Monday, February 1, 2010

Cultural diversity and the Ministry of Culture

Bernard Martinez Valerio, former presidential candidate for the PINU-SD party, was selected by Porfirio Lobo Sosa to be the new Minister of Culture in Honduras.

Martinez, a self-identified Afrohonduran and Garifuna, began his career as an environmental health worker and quickly rose to head a section of the medical workers union, first in Trujillo, then in La Ceiba. He has held positions in the Organización de Desarrollo Étnico Comunitario (ODECO), a non-profit that works for social, political, economic, and cultural development of Afrohondurans, traditionally marginalized in Honduran society and politics. ODECO was among the many organizations in Honduras that denounced the June 28 coup d'etat.

Following a history of exclusion of Afrohondurans from politics, Martinez is somewhat exceptional. In 1996, the same year he began working for ODECO, he became an activist in the PINU-SD party. The Partido de Innovación y Unidad Social Democratica defines itself as dedicated to making each individual the "owner of his own destiny", with a platform that calls for national unity, respect for private property, and development of the agricultural and agro-industrial sector, and for the unity of the population based on the family.

In 2004 Martinez became PINU party president, with a term lasting through 2006. In 2009 he was selected as the PINU-SD party's candidate for president, and came in third in the November election, with less than 2 percent of the total vote.

Pofirio Lobo Sosa had already announced that he would appoint all the former presidential candidates to positions in his "reconciliation" government when ODECO requested Lobo Sosa appoint some Afrohondurans to high ranking positions in his government, claiming previous governments had ignored them. The appointment of Martinez thus fulfills two goals for the Lobo Sosa administration.

When Martinez assumed the post he became the highest ranking Afrohonduran ever to serve in the national government, a distinction previously held by Lic. Salvador Suazo, Viceminister of Culture under the Zelaya administration. Salvador Suazo is the author of the book De Saint Vincent a Roatan: Un resumen etnohistorica Garifuna, among others, and at the time of his removal from office by the de facto regime in 2009, he was working on a Garifuna dictionary.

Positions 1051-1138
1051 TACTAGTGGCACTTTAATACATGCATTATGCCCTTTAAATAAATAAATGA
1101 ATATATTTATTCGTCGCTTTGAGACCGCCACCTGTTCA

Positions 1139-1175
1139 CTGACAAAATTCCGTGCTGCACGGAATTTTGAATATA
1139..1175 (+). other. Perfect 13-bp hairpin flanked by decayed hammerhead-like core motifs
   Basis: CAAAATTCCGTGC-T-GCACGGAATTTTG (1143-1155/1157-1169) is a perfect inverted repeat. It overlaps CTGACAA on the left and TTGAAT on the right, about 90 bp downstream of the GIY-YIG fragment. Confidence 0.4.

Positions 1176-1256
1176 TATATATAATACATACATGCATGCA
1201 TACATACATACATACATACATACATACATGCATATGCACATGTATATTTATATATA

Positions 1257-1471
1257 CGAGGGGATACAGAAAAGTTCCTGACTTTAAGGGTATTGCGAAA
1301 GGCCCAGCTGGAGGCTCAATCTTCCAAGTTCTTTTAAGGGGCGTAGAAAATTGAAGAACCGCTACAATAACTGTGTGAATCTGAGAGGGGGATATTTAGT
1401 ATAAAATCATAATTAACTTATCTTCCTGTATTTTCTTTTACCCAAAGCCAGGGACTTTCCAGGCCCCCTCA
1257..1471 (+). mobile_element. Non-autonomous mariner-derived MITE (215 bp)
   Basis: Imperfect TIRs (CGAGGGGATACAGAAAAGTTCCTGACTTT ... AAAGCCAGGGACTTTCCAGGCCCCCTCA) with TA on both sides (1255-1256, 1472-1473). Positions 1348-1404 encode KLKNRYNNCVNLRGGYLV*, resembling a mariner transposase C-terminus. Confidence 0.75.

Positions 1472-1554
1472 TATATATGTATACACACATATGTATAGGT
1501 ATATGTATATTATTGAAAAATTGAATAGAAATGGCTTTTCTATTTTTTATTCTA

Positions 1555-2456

It will be interesting to see what steps Martinez, who the Honduran press represented as the "Barack Obama" of Honduras after he won the PINU presidential nomination-- an identification he disclaimed-- takes in his new-found role as Minister of Culture, where he succeeds the historian Rodolfo Pastor Fasquelle.


Carina said...

In years past Honduras has had Afro-Honduran served as her Ambassador to other countries. Not sure how such a position compares in rank to a Minister of Culture, but it is a noteworthy position nonetheless. Afro-Hondurans are not all that well represented in politics at the regional levels in the country so it is not terribly surprising that they have not been cabinet members in the past.

Zornorph said...

I'm curious about the term Afro-Hondurans. It's not one I had encountered before and I was wondering what term is used for black people in Honduras (in Spanish, obviously.) Where I live (the Bahamas) the majority population (which is black) would get angry if you called them Afro-Bahamian. Is it different where blacks are in the minority? Or is this just an American convention?

BTW, great blog - glad to see it up and running and I've bookmarked it.

RNS said...

Zornorph, Its not an American convention. In this case, Afrohonduran is a direct translation into English of the Spanish term "afrohondureño" and I used it because that's the word the ODECO website used to describe its constituency.

This is not to say its a common word in conversation about race in Honduras, however, where terms like "negro", "trigueño" and some pejorative words are more common ("negro de batey" for example, the term the golpista Foreign Minister Ortez Colindres used for President Obama which I will not translate because it is offensive; the translations published by the US press at the time it was uttered are wrong). "Afrohondureño" is a more common word to find in scholarly articles looking at the diverse roots of the black populations in Honduras.

Bernard Martinez talked about racism in Honduras in one of his interviews in La Tribuna run when he was a presidential candidate.